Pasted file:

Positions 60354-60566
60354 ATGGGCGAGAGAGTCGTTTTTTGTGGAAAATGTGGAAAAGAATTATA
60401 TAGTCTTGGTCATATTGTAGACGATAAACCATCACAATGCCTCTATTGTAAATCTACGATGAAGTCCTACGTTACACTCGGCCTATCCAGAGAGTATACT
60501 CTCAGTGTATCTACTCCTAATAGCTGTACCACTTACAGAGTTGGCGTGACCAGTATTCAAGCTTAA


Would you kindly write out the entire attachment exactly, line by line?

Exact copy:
Positions 60354-60566
60354 ATGGGCGAGAGAGTCGTTTTTTGTGGAAAATGTGGAAAAGAATTATA
60401 TAGTCTTGGTCATATTGTAGACGATAAACCATCACAATGCCTCTATTGTAAATCTACGATGAAGTCCTACGTTACACTCGGCCTATCCAGAGAGTATACT
60501 CTCAGTGTATCTACTCCTAATAGCTGTACCACTTACAGAGTTGGCGTGACCAGTATTCAAGCTTAA